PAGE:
Mardi Gras food consumed the day before Lent is celebrated in German-American kitchens with decadent doughnuts.
It’s funny how Lent, a period of penitence and fasting, gave rise to so much creative decadence in the days leading up to it, from parades to masked balls to sinfully rich foods. In medieval Europe, fat and sugar were forbidden in Lenten cooking, and so Shrove Tuesday, the day before the start of Lent, was a busy day in the kitchen. The English made pancakes, the Poles jelly doughnuts called paczki. In Germany, women bustled about frying up doughnuts called fastnachts (German for “Eve of the Fast”).
Many centuries later, my German-American grandmother followed this tradition, and although I can’t claim that her fastnacht recipe was handed down through the generations, I like to think of her tapping into this nearly ancient tradition. Her golden-brown fastnachts, dense and rich but not too sweet, achieved a near mystical perfection when dipped, still warm, in dark corn syrup and dunked in confectioner’s sugar.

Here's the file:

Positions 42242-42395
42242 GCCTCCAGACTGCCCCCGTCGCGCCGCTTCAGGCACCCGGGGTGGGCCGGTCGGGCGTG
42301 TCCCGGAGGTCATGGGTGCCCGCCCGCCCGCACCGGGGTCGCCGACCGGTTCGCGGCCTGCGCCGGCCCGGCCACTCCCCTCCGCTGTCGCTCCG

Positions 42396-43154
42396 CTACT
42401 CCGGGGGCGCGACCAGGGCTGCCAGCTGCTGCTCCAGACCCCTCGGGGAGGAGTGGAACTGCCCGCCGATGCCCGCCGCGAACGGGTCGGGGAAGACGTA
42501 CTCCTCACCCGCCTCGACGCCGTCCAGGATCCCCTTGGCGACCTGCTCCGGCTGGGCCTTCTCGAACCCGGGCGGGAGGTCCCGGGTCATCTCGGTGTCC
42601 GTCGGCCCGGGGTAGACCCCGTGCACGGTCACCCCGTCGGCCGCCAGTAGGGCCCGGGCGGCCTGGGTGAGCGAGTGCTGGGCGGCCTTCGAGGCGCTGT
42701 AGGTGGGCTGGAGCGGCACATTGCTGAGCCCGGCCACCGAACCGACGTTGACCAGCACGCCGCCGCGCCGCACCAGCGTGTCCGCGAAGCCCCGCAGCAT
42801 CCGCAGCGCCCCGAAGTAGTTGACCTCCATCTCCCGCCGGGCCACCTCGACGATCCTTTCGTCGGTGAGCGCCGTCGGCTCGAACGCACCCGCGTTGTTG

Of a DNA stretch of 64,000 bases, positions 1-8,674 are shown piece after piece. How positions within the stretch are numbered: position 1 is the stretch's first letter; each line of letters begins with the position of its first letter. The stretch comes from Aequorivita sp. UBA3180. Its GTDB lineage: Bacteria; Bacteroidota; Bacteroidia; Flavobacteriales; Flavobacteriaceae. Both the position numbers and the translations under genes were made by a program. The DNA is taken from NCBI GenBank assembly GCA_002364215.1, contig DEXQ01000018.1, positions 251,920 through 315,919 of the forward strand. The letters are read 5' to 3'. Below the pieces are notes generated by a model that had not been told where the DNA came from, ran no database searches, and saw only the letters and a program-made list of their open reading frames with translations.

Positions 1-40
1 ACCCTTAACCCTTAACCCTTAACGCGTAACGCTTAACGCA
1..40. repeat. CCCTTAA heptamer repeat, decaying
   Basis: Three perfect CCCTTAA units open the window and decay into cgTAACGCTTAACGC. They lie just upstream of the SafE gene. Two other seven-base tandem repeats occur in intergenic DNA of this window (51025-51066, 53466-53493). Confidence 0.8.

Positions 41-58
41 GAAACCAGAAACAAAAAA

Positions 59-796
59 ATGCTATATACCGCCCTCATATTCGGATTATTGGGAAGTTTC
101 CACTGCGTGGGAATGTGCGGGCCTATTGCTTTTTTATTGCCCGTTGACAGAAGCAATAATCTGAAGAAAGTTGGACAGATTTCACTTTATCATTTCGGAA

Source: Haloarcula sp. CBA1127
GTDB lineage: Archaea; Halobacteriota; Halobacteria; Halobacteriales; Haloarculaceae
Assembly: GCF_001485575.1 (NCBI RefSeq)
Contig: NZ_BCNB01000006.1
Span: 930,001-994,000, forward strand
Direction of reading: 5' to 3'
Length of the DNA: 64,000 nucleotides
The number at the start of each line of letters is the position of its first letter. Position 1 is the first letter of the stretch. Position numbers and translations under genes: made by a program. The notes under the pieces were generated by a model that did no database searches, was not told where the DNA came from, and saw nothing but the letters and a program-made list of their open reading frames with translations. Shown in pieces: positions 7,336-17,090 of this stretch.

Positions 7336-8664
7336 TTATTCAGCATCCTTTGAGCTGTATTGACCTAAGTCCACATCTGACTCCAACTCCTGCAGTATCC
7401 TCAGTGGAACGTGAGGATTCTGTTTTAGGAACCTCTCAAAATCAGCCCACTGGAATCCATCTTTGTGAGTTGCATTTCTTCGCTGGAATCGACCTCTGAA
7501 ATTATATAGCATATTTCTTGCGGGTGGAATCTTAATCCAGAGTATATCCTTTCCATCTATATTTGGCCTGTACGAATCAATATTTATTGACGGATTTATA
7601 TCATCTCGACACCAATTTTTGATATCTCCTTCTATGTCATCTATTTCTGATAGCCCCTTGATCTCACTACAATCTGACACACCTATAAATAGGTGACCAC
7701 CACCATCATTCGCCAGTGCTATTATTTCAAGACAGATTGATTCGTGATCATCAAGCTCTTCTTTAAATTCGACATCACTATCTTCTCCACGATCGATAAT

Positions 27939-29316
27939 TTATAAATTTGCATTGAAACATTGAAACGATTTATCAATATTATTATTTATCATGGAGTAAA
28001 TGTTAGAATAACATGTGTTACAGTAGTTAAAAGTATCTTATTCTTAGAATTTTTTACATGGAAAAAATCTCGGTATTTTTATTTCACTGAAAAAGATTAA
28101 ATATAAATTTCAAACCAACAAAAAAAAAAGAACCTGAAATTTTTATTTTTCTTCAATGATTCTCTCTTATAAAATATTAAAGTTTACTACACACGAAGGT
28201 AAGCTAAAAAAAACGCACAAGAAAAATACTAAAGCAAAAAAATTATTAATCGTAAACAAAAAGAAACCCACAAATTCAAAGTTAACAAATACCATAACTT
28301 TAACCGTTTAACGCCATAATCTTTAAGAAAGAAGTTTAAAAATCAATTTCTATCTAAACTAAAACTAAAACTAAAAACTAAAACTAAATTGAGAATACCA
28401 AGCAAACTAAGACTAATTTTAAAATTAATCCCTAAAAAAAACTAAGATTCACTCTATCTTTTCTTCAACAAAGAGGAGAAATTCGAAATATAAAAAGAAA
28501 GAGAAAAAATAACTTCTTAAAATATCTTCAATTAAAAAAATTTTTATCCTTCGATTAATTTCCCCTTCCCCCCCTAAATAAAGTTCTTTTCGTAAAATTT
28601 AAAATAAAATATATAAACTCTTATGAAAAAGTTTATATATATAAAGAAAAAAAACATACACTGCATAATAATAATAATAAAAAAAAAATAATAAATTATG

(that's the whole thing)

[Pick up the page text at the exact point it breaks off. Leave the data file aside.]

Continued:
My brothers and I fell under the spell of fastnachts as children, and our family would drive us for hours to visit our grandmother in Pennsylvania when she made them. She tried to do so before Lent but sometimes cheated a little on the timing, as do I now that I have taken on the fastnacht-making mantle. But I normally make them either before or early in Lent, and only once a year; their rarity is part of their charm.
Page 1 of 4